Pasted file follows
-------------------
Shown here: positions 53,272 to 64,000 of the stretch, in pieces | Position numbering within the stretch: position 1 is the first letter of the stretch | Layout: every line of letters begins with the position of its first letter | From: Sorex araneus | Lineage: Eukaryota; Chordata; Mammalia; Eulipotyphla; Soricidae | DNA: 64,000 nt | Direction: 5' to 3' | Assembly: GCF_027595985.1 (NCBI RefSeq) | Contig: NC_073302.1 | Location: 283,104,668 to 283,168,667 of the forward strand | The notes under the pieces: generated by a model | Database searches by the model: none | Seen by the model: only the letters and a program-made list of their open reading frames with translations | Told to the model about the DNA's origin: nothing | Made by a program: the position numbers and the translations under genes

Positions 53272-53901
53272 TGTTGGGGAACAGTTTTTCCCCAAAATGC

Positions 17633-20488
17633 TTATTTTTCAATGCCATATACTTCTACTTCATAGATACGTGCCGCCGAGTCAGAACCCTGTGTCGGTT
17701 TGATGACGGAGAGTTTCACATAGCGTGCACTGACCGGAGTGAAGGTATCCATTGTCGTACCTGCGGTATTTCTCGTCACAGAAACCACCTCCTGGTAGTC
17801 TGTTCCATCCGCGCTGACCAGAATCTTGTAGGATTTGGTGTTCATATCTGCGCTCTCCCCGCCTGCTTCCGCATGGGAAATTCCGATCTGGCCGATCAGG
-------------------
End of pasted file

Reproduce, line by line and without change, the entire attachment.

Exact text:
Shown here: positions 53,272 to 64,000 of the stretch, in pieces | Position numbering within the stretch: position 1 is the first letter of the stretch | Layout: every line of letters begins with the position of its first letter | From: Sorex araneus | Lineage: Eukaryota; Chordata; Mammalia; Eulipotyphla; Soricidae | DNA: 64,000 nt | Direction: 5' to 3' | Assembly: GCF_027595985.1 (NCBI RefSeq) | Contig: NC_073302.1 | Location: 283,104,668 to 283,168,667 of the forward strand | The notes under the pieces: generated by a model | Database searches by the model: none | Seen by the model: only the letters and a program-made list of their open reading frames with translations | Told to the model about the DNA's origin: nothing | Made by a program: the position numbers and the translations under genes

Positions 53272-53901
53272 TGTTGGGGAACAGTTTTTCCCCAAAATGC

Positions 17633-20488
17633 TTATTTTTCAATGCCATATACTTCTACTTCATAGATACGTGCCGCCGAGTCAGAACCCTGTGTCGGTT
17701 TGATGACGGAGAGTTTCACATAGCGTGCACTGACCGGAGTGAAGGTATCCATTGTCGTACCTGCGGTATTTCTCGTCACAGAAACCACCTCCTGGTAGTC
17801 TGTTCCATCCGCGCTGACCAGAATCTTGTAGGATTTGGTGTTCATATCTGCGCTCTCCCCGCCTGCTTCCGCATGGGAAATTCCGATCTGGCCGATCAGG